6. Maintain a Healthy Weight: Obesity or excessive weight can contribute to the development of pilonidal sinus. You should maintain a healthy weight through regular exercise and a balanced diet.

Treatment of Pilonidal Sinus

If you are diagnosed with one or multiple pilonidal sinuses, your treatment plan will depend on what best fits your case. The treatment approach will depend on several factors, such as:

  • The severity of the condition
  • Presence of infection or abscess
  • Size and complexity of the sinus tract
  • Frequency of recurrence
  • Previous pilonidal sinus
  • Recovery speed

Non-Surgical Treatment Methods

Following are some of the non-surgical treatment methods for treating pilonidal sinus.

  1. Home Care and Conservative Measures: Home care can be effective in the early stages or for mild cases. This includes maintaining cleanliness and dryness in the affected area, regularly washing the area with mild soap, and applying warm compresses to help alleviate pain and promote drainage.
  2. Antibiotics: If the pilonidal sinus becomes infected or forms an abscess, antibiotics may be prescribed to treat the infection and inflammation and prevent it from spreading. However, they cannot heal the pilonidal sinus.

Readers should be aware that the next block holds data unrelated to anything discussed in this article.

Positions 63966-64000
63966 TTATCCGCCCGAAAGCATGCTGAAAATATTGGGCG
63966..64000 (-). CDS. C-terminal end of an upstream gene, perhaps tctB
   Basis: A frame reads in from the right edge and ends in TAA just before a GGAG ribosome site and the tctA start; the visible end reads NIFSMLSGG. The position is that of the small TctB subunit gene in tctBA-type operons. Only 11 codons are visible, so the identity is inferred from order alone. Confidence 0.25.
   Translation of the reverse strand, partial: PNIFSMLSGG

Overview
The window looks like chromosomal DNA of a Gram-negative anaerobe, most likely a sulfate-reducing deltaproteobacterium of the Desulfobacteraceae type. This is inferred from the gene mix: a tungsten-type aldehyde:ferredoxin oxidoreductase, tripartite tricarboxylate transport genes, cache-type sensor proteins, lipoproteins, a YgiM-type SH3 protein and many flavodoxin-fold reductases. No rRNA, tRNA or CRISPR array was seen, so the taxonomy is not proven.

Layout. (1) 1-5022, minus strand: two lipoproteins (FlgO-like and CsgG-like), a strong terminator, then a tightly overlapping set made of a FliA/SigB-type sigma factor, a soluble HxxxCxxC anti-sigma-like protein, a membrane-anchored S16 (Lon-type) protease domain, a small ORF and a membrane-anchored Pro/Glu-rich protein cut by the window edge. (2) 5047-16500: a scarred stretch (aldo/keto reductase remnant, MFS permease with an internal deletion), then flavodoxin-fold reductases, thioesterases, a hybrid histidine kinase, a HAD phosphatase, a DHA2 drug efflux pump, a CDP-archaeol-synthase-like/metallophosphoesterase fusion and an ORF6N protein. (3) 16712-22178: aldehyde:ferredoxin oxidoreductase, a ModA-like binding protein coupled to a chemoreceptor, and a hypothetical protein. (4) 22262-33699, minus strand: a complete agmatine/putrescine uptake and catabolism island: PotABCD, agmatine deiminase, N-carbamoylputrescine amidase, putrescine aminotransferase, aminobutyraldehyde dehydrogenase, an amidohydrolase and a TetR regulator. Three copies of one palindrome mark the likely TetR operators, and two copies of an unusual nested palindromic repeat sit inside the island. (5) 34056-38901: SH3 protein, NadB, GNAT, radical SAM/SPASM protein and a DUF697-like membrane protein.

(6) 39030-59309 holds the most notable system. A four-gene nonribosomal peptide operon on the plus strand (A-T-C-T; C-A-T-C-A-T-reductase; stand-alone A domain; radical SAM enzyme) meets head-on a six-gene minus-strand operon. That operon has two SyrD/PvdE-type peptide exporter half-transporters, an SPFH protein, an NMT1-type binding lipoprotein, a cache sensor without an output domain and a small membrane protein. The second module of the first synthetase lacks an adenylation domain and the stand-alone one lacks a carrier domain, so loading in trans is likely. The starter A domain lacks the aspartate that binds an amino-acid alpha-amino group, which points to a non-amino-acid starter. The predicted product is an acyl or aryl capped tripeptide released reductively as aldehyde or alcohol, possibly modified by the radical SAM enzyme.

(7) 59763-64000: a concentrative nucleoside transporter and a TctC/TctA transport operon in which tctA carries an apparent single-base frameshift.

Surgical Treatment Methods

In cases of recurrent or chronic pilonidal sinus, pilonidal sinus surgery may be necessary. This outpatient procedure is done under general anaesthesia that makes you sleep throughout the surgery. Or, you may be given regional anaesthesia to numb you from the waist down. The various surgical methods to remove pilonidal sinus include:

  1. Incision and Drainage: A healthcare professional will make a tiny incision to drain the pus and alleviate symptoms for larger or painful abscesses. This procedure is typically performed under local anaesthesia.
  2. Pilonidal Flap Surgery: A flap surgery is performed when the pilonidal sinus is extensive or recurrent. The surgeon makes a diamond-shaped incision to remove your affected skin and underlying tissue. They make another cut in the skin to remove tissue from the buttock next to it. One side of this diamond-shaped flap is then stitched into its place.
  3. Endoscopic Ablation: Endoscopic ablation is a minimally invasive procedure performed under spinal or local anaesthesia. The surgeon uses an endoscope (a thin, flexible tube that has a camera attached to the tip) to get a clear view of the affected area. The procedure involves removing the hair and affected tissue and using high-power radiofrequency to seal the sinus.
  4. Pilonidal Sinus Laser Surgery: Some advanced techniques, such as pilonidal sinus laser surgery, may be utilised to remove the cyst and sinus tracts with minimal scarring and faster recovery times.

After the surgery, you will be monitored during the initial recovery period. Instructions regarding wound care, pain management, and activity restrictions are provided. Follow-up visits are scheduled to monitor the healing progress and address any concerns.


Pilonidal sinus is a bothersome condition that can disrupt daily life and cause discomfort. From its hidden origins to its potential for recurring episodes, tackling this pesky enemy requires knowledge, proactive measures, and timely interventions. By practising good hygiene, adopting preventive strategies, and seeking appropriate medical care, you can pave the way for a pilonidal sinus-free existence.